Decreased Diastolic Blood Pressure and Average Grip Strength in Adults with Type 1 Diabetes Compared to Controls: An Analysis of Data from the Canadian Longitudinal Study on Aging (CLSA)

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      To determine if aging individuals with type 1 diabetes (T1D) have differences in cardiovascular health, assessed by blood pressure, and skeletal muscle function, assessed by grip strength, compared to matched nondiabetic controls (CON).


      A retrospective cohort analysis using baseline and three-year follow-up data from the Canadian Longitudinal Study on Aging. Bivariate and multivariate regression analyses examined the association between sociodemographic, health, behavioural, and T1D-specific variables on blood pressure and grip strength in T1D and CON groups. Generalized estimating equations modeled the average population changes in blood pressure and grip strength from baseline to follow-up.


      The sample included 126 individuals (63 T1D and 63 CON). Systolic blood pressure was not significantly different between groups at baseline or follow-up (p>0.05). However, compared to CON, diastolic blood pressure was significantly lower at both time points in the T1D group (p<0.001). Grip strength was consistently lower among persons with T1D (p=0.03). In the multivariate regression model, body mass index, age, and sex were significantly associated with diastolic blood pressure and grip strength in both groups. In the T1D group, disease duration accounted for a large proportion of the variance in diastolic blood pressure and grip strength (17% and 9%, respectively). The rate of decline in diastolic blood pressure and grip strength did not differ between groups (p>0.05).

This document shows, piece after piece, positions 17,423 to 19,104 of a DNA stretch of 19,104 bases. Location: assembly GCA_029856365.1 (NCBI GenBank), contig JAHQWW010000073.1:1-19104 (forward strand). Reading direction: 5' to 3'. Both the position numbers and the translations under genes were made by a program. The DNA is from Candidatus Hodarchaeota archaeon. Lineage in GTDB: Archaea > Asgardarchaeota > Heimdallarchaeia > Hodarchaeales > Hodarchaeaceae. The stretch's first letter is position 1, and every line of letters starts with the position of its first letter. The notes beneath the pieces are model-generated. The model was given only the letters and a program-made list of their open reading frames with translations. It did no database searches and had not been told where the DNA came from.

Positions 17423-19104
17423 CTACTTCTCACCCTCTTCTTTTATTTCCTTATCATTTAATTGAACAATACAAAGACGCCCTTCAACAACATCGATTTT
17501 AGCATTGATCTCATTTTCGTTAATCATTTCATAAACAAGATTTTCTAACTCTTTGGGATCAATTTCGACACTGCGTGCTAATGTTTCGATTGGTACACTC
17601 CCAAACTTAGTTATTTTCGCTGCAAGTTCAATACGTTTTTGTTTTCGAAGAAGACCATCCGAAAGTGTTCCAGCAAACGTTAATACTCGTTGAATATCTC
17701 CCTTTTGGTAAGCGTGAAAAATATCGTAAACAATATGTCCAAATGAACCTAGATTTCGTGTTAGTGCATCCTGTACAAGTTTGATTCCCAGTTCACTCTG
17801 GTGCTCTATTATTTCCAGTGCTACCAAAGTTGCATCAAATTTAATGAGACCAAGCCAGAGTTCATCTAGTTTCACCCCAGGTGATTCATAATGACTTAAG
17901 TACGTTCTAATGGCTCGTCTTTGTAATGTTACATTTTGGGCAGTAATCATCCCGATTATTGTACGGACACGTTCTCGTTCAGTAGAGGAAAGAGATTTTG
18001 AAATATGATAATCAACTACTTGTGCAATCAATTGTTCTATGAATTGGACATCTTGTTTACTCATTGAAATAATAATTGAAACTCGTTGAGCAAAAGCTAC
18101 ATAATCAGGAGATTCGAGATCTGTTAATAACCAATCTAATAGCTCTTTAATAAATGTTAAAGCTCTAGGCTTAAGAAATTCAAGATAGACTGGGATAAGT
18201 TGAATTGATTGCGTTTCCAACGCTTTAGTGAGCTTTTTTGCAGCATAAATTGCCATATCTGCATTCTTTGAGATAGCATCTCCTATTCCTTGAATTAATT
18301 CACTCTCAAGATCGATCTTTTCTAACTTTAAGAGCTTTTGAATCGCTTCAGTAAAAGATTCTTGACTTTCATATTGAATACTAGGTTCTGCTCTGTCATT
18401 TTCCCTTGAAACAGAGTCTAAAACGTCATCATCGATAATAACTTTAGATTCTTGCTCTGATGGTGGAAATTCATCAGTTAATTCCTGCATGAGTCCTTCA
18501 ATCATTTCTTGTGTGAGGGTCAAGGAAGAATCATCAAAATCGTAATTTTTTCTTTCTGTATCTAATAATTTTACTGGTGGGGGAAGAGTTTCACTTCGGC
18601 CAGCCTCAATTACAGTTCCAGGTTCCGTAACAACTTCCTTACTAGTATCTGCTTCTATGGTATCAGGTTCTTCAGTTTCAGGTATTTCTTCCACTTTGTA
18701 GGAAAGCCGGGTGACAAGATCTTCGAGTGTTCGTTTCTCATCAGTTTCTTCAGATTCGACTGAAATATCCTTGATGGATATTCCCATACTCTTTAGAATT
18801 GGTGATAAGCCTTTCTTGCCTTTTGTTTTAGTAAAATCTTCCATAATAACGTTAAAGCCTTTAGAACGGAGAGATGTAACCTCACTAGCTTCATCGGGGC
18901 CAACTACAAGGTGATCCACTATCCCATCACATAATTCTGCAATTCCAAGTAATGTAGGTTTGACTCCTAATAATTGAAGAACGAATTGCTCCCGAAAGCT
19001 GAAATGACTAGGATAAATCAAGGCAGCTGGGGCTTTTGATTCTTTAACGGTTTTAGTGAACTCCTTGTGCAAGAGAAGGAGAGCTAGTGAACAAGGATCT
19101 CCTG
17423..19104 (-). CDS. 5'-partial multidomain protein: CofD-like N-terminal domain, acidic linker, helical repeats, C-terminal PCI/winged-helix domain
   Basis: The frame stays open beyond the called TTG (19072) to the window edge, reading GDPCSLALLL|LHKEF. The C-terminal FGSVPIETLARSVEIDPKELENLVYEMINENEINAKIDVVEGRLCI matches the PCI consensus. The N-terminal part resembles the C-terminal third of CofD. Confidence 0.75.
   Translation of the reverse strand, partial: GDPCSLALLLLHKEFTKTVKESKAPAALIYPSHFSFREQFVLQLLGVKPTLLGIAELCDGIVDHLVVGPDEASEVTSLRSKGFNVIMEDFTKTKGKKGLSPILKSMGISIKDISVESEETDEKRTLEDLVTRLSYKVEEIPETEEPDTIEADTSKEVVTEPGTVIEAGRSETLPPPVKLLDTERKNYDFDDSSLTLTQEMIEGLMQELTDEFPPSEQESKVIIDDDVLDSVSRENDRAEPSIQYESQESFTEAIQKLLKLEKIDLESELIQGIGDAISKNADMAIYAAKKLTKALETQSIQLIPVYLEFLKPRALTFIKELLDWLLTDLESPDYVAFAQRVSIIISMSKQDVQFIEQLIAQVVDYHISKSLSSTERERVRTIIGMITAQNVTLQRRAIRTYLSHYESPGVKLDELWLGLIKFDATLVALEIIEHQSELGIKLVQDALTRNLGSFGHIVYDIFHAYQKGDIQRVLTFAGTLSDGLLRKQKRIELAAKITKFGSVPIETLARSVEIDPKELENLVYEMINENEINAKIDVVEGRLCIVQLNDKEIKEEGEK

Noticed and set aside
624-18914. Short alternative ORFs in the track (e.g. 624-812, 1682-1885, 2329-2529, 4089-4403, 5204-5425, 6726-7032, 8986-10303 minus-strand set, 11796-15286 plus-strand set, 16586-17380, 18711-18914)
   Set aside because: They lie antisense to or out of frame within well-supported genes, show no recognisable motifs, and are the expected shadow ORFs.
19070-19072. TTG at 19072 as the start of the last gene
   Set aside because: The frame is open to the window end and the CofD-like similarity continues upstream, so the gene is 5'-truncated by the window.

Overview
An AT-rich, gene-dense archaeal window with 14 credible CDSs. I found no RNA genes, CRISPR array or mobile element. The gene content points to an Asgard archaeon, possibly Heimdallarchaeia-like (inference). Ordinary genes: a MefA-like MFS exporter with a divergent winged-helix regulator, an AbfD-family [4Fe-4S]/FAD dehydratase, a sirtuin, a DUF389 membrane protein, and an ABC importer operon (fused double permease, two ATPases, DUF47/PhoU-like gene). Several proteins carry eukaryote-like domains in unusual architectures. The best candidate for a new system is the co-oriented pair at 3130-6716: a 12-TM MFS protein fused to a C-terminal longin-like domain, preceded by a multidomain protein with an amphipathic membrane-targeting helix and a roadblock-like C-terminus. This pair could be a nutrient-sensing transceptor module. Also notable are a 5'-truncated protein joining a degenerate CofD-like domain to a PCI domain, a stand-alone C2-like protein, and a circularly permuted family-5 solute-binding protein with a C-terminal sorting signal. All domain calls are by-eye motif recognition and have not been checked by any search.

Diastolic blood pressure and grip strength appear to be consistently lower and differentially regulated in individuals with T1D versus CON. Aging individuals with T1D may be at risk of premature morbidity and mortality.


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